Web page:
Twelve-year Attorney General Thurbert Baker will enter the 2010 race for governor, a move that could make the Democratic side of the contest every bit as complicated as the Republican one.
Jeff DiSantis, acting as a spokesman for Baker, said the attorney general has prepared the paperwork necessary to start raising money, and will file official notice shortly after the Legislature adjourns.
“This is not a contingent discussion. This is not based on whoever else is running,” DiSantis said. “It doesn’t need to be couched.”
Baker, an African-American, won more votes than anyone else on the Democratic ticket in 2006, his last statewide election.
His intention is to run a tough-on-crime campaign. More details to come.
Former Gov. Roy Barnes and House Minority Leader DuBose Porter of Dublin, who are white, are already contemplating the race. David Poythress, former adjutant general of the Georgia National Guard, who is also white, is the only announced entry.
Baker’s entry could make competition for the African-American vote, which now dominates the Democratic primary, extremely tight.
And it could make a runoff much more likely. With five GOP candidates already in the contest, Republicans have conceded a runoff, which eats both time and money,. Democrats had planned to take tactical advantage of a GOP runoff by trying to reach a consensus on their ticket.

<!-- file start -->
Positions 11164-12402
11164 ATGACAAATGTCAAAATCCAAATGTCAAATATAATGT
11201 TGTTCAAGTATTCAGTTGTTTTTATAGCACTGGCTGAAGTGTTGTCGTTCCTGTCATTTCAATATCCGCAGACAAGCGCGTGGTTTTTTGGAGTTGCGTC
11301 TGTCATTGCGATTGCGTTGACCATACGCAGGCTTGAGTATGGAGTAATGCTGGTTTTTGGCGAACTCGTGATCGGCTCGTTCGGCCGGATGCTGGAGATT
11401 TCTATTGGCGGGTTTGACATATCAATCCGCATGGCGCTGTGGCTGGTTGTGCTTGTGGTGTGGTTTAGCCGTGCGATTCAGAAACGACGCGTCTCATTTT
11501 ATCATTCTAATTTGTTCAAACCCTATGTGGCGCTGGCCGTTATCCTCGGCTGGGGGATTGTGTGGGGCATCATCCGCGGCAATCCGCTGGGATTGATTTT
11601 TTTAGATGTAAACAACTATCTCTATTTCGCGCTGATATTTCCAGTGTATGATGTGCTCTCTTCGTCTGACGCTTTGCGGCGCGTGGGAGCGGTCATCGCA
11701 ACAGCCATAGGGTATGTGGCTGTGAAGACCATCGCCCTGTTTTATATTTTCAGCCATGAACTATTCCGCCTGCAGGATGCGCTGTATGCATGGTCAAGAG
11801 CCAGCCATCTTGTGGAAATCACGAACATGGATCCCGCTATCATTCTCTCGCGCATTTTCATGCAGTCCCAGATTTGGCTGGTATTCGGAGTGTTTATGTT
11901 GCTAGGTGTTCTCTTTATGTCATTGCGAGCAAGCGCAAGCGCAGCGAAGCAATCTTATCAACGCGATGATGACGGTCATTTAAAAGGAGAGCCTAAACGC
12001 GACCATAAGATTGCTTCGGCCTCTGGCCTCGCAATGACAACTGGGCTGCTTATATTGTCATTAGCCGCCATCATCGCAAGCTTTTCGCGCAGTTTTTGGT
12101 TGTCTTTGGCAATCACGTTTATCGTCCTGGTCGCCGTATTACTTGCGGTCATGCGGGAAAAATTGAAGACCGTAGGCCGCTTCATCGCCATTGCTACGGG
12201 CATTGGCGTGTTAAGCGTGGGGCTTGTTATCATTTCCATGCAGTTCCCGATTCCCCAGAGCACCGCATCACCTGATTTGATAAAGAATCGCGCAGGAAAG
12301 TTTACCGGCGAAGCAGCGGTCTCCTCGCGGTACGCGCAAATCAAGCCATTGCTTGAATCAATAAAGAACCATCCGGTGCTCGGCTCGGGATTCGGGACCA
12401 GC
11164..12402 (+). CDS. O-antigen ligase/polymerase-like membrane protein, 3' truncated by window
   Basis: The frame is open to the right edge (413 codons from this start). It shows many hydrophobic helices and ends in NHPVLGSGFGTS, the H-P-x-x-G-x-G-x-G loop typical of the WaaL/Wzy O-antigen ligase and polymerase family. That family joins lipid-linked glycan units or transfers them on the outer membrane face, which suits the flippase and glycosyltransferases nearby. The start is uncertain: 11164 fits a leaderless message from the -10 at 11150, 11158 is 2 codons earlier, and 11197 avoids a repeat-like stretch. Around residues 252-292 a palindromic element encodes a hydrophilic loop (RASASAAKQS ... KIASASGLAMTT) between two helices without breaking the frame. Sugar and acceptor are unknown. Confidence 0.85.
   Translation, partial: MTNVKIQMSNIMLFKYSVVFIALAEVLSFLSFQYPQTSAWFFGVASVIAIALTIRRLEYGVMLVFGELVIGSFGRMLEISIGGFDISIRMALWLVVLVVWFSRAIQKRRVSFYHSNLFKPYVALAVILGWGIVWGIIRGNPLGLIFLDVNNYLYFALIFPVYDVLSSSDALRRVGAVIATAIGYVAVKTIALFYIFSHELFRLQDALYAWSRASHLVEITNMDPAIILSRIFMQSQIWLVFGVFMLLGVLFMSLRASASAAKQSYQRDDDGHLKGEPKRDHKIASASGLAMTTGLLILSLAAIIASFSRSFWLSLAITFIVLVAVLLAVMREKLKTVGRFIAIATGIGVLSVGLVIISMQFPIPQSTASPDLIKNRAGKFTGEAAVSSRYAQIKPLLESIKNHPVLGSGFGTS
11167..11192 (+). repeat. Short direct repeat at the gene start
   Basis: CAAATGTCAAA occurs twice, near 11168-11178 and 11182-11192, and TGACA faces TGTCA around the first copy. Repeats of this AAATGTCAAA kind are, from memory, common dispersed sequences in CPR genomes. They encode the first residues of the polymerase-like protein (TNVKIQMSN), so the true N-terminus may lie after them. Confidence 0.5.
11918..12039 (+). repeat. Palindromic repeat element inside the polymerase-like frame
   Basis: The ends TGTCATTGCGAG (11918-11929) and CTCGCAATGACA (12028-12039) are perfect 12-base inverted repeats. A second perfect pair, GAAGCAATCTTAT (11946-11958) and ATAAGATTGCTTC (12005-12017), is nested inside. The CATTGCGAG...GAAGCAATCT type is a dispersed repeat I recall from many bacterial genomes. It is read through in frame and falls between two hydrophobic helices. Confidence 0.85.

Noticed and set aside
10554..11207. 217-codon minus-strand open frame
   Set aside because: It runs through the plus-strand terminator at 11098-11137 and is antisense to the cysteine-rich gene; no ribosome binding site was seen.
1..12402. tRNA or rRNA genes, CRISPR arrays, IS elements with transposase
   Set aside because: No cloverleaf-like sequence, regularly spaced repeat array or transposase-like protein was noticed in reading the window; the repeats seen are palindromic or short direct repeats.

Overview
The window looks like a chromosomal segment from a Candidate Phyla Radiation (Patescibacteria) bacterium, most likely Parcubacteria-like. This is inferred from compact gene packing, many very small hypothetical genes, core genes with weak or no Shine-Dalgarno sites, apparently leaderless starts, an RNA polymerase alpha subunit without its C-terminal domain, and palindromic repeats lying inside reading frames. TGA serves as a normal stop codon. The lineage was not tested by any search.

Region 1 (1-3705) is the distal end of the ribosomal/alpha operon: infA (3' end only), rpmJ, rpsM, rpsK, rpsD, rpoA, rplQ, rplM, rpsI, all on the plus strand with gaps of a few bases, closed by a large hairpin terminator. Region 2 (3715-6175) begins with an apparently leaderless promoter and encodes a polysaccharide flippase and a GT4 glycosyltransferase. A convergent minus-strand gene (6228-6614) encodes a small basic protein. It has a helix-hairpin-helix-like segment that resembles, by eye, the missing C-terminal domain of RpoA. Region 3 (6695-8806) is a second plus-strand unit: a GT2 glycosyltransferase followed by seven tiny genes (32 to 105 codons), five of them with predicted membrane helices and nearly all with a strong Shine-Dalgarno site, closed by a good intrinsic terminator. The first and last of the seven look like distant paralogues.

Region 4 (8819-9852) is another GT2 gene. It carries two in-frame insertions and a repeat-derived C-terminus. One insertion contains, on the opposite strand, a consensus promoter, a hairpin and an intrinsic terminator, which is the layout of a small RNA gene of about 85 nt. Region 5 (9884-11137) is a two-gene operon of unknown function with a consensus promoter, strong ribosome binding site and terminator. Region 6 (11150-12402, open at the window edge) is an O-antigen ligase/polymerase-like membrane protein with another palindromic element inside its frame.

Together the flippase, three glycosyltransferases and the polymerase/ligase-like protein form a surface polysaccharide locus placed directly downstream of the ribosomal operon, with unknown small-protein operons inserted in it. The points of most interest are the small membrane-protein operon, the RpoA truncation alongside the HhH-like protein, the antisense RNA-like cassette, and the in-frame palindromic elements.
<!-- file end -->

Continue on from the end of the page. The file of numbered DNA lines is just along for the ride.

That seems more unlikely now. Democrats immediately expressed concern.
“The last thing that the Georgia Democratic party needs is at this point in time is an extensive, controversial and divisive primary season, especially in the governor’s race,” said state Labor Commissioner Michael Thurmond, who is also vice-chairman of the party.
A Baker decision to run for governor would also open up one more constitutional office for a high-cost, statewide race. On the Democratic side, state Rep. Rob Teilhet of Smyrna said Wednesday afternoon that he would file for the AG’s spot later this week.
Republican names immediately put into circulation include Robert Highsmith, former counsel to Gov. Sonny Perdue; state Sen. Preston Smith of Rome; and state Sen. Seth Harp of Midland.
Secretary of State Karen Handel and state Insurance Commissioner John Oxendine, both Republicans, will vacate their jobs to run for governor. State Agriculture Commissioner Tommy Irvin, a Democrat, has said he won’t run for another term.
That leaves state School Superintendent Kathy Cox and Thurmond as the only constitutional officers remaining in place. And Thurmond is looking at either governor or lieutenant governor.
For instant updates, follow me on Twitter.